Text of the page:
Today’s blogger is Stacie Gibson. Stacie is a certified biblical counselor with ACBC and serves alongside her husband, who is also certified through ACBC.

The
holiday season can be a busy time of year for all of us, but sometimes we
forget that other people are in need, lonely and really struggle this time of
year.  We have found over the past years,
that having people in our home can really make a difference in someone’s life.
Whether they are an unbeliever or a Saint, our homes can be a place of refuge and
light in a hurting world.
The
topic of hospitality has been close to my husband and me as of late because we
are contemplating moving closer into our community. Currently, we have a very
cozy country home with a big backyard, lots of trees all settled on 3 acres.
This is the first home we purchased in December of 1999 and it holds a lot of
sentimental attachment.  But, the longer
we live here, the more we are bothered that we don’t have many opportunities to
invite strangers and neighbors into our home. Moving into town for us would be
beneficial to our local church counseling ministry and give us more
opportunities to share the Gospel and be obedient to the great commission. If
we are going to “Go and make disciples” we need to live near people to do that.  I am not suggesting that if you live in the
country you are disobedient; this is just something that the Lord has laid on
our heart this year.
Hospitality
was huge in the early church. Christianity was a “home centered movement” due
to the fact that they did not have a church building as we do now. Christians
held church in their homes and used them as means to teach and witness to
people. There are many examples written in the book of Acts of people being
converted in homes. The home of Cornelius is where we hear that Cornelius, his
family and friends were all transformed. 
Our Lord in the New Testament demonstrated compassion on large crowds,
feeding them with both physical and spiritual food.  What a better way to bring believers to
Christ than inviting folks over to share a meal and share the hope of the
Gospel!
What does it
mean to show hospitality
? The New
Testament word for “hospitality” (Greek Philozenia)
comes from a compound of “love” and “stranger.” 
Hospitality has its origin, literally, in love for outsiders, according
to Dave Mathis from Desiring God.  Hospitality
means opening up your home to strangers.  Abraham is a wonderful example that comes to
mind when I think if someone that loved on strangers. In Genesis 18:1-8.
Abraham, who had three men standing at his tent quickly greeted them, then began
to fix a meal for them. This was not a planned event, but Abraham did it with
much kindness without batting an eye!
Who should
we invite over?
A verse that I like to keep tucked away in my mind when inviting
people into our home is Luke 14:12-14
“When you give a dinner or a banquet, do not invite your friends or your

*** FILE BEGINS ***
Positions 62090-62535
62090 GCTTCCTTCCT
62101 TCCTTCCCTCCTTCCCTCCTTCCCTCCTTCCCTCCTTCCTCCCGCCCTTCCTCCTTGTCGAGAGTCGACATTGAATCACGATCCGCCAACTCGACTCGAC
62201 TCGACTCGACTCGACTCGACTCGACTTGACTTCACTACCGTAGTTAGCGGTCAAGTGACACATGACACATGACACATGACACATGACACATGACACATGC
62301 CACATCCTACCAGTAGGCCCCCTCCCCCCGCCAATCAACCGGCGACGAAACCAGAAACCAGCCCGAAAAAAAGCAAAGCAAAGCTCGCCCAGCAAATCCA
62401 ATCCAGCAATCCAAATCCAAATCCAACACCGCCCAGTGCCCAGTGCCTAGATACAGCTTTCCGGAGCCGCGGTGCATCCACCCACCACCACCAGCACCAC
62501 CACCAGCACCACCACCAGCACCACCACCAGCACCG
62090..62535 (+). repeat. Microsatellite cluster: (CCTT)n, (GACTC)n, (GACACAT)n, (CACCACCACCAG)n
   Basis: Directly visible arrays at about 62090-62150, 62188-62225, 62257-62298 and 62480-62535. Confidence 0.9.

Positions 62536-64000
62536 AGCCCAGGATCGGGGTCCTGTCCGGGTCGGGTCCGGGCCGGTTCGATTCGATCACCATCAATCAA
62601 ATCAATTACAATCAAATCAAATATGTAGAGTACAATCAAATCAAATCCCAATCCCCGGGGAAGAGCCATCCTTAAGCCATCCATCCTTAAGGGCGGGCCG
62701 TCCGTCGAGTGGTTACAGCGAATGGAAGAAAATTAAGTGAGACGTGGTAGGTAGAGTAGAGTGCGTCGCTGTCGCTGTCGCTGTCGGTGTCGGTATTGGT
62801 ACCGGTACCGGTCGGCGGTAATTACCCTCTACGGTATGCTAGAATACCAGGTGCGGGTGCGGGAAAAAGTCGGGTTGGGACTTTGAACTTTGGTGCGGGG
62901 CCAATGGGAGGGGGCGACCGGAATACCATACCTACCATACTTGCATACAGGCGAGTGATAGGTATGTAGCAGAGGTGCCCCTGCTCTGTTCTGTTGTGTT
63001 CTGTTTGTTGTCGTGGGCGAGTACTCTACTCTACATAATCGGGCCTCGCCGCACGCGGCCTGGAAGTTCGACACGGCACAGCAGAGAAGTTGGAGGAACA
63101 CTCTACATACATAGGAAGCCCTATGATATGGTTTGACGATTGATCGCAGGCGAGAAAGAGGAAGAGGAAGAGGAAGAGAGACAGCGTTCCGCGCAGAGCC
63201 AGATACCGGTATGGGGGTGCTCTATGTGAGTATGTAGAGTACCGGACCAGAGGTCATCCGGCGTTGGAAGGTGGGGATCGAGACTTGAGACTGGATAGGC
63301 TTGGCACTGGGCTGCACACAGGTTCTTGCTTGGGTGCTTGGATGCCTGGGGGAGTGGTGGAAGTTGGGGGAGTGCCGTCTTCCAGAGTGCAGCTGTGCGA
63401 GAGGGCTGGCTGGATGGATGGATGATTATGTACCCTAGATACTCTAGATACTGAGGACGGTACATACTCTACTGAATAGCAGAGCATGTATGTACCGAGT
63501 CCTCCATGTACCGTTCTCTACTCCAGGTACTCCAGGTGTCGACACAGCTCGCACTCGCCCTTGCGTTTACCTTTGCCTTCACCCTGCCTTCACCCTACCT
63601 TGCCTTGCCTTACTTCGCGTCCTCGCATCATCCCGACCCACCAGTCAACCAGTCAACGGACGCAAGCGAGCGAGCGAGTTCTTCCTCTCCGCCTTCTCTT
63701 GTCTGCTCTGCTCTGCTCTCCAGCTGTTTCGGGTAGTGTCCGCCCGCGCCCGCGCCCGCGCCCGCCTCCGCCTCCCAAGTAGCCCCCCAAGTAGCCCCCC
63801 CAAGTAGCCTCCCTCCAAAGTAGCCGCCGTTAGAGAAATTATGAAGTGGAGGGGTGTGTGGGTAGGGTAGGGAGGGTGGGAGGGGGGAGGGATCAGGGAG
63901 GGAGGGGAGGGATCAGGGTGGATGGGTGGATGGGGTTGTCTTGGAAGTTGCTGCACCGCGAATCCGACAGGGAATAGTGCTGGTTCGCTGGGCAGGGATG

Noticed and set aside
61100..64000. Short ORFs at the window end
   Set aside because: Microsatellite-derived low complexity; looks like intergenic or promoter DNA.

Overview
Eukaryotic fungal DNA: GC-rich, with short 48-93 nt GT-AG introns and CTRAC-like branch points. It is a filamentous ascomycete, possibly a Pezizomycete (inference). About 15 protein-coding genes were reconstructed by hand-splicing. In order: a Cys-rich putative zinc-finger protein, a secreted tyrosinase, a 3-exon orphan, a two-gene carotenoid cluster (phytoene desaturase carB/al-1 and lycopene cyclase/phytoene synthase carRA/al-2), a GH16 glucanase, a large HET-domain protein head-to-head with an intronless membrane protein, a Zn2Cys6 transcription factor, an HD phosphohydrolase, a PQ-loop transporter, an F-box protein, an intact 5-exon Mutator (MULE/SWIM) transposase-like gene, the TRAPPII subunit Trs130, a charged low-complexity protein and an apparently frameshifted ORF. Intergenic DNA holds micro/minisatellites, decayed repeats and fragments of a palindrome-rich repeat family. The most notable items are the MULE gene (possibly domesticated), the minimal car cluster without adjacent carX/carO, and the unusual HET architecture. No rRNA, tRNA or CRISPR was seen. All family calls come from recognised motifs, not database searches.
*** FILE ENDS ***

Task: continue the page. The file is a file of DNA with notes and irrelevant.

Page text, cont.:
brothers, or your relatives or rich neighbors, lest they also invite you in
return and you be repaid. But when you give a feast, invite the poor, the
crippled, the lame, the blind, and you will be blessed, because they cannot
repay you. You will be paid at the resurrection of the just.” 
Our communities and churches are filled
with people that need to be loved on and need encouragement.  Most likely these folks don’t get invited out
much because they have disabilities, previous addictions, or great financial
needs.  Inviting those into your home
that can’t repay you can be hard and inconvenient because you don’t know them
well or they come with “baggage.” This is good for us and causes us to emulate
the love of Christ by looking out for the interest of others (Phil. 2:3-4). Sometime
we get too comfortable inviting the same people over because it’s easy. I know
I can fall into that pattern if I am not careful.  Hospitality is the Gospel in action. Strangers
and unbelievers can see your love for Jesus and it will give you a reason to
tell them of the hope you have Him.  If
you read through the New Testament, you will also find that hospitality is to
be shown to our church family, missionaries, and biological family (Romans
12:12-13, 1 Peter 4:9, 3 John 5-8, 1 Tim 5:8)
How are we
to show hospitality
? Peter tells
us in 1 Peter 4:9 to do it without grumbling. 
Having people into our homes is work and preparation, but we are to do
it without all the moaning and groaning. We are to show hospitality with love
and expecting nothing in return.  Paul
tells us in Philippians 2:14 to do all things
without grumbling or disputing.  I used
to get a grumbling attitude when my husband would come to me after church
service and say “Honey, I invited so and so over for lunch today.”  My first thought was how inconvenient this
was to my day, and then the grumbling would start! 
May
this Christmas season bring you much joy and pondering of the incarnation of
our Savior! Praying that each of us can be a conduit of grace in the life of
someone through the virtue of hospitality and that we will make hospitality a
way of life, not just an occasional occurrence.  By showing hospitality to strangers, some have
entertained angels unaware. Don’t forget this! 
Hebrews 13:1-2  
Stacie Gibson is a wife to her husband Matt
of almost 20 years. Together they have four children, including a daughter with
special needs who is blessing to all who meet her. They serve at Grace Baptist Church in
Dansville, NY and
are
involved with the church’s counseling ministry. 
Stacie is a keeper of her home and loves to read, share God’s word with
women, and spend time with her family.

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